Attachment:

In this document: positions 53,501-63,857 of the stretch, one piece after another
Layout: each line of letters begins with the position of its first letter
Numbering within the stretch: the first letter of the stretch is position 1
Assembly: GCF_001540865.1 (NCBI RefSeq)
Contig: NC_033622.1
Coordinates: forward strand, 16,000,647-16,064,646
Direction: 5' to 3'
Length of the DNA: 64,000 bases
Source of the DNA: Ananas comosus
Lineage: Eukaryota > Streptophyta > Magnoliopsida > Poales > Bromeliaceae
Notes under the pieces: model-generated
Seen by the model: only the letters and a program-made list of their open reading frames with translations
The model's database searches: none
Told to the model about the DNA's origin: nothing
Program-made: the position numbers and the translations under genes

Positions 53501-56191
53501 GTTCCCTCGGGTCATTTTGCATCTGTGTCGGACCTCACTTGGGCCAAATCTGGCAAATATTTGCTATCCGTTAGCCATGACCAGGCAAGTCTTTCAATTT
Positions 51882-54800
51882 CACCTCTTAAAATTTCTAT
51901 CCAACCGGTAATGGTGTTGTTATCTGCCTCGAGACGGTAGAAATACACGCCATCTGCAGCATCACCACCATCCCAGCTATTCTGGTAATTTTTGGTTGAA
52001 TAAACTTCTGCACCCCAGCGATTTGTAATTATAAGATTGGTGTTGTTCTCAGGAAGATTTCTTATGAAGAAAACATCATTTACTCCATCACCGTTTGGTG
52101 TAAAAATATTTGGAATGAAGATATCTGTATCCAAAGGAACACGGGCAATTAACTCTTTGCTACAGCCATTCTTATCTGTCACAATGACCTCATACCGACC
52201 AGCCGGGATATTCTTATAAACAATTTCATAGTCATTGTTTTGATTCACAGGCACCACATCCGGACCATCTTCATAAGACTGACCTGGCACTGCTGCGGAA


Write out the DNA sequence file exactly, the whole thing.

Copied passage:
In this document: positions 53,501-63,857 of the stretch, one piece after another
Layout: each line of letters begins with the position of its first letter
Numbering within the stretch: the first letter of the stretch is position 1
Assembly: GCF_001540865.1 (NCBI RefSeq)
Contig: NC_033622.1
Coordinates: forward strand, 16,000,647-16,064,646
Direction: 5' to 3'
Length of the DNA: 64,000 bases
Source of the DNA: Ananas comosus
Lineage: Eukaryota > Streptophyta > Magnoliopsida > Poales > Bromeliaceae
Notes under the pieces: model-generated
Seen by the model: only the letters and a program-made list of their open reading frames with translations
The model's database searches: none
Told to the model about the DNA's origin: nothing
Program-made: the position numbers and the translations under genes

Positions 53501-56191
53501 GTTCCCTCGGGTCATTTTGCATCTGTGTCGGACCTCACTTGGGCCAAATCTGGCAAATATTTGCTATCCGTTAGCCATGACCAGGCAAGTCTTTCAATTT
Positions 51882-54800
51882 CACCTCTTAAAATTTCTAT
51901 CCAACCGGTAATGGTGTTGTTATCTGCCTCGAGACGGTAGAAATACACGCCATCTGCAGCATCACCACCATCCCAGCTATTCTGGTAATTTTTGGTTGAA
52001 TAAACTTCTGCACCCCAGCGATTTGTAATTATAAGATTGGTGTTGTTCTCAGGAAGATTTCTTATGAAGAAAACATCATTTACTCCATCACCGTTTGGTG
52101 TAAAAATATTTGGAATGAAGATATCTGTATCCAAAGGAACACGGGCAATTAACTCTTTGCTACAGCCATTCTTATCTGTCACAATGACCTCATACCGACC
52201 AGCCGGGATATTCTTATAAACAATTTCATAGTCATTGTTTTGATTCACAGGCACCACATCCGGACCATCTTCATAAGACTGACCTGGCACTGCTGCGGAA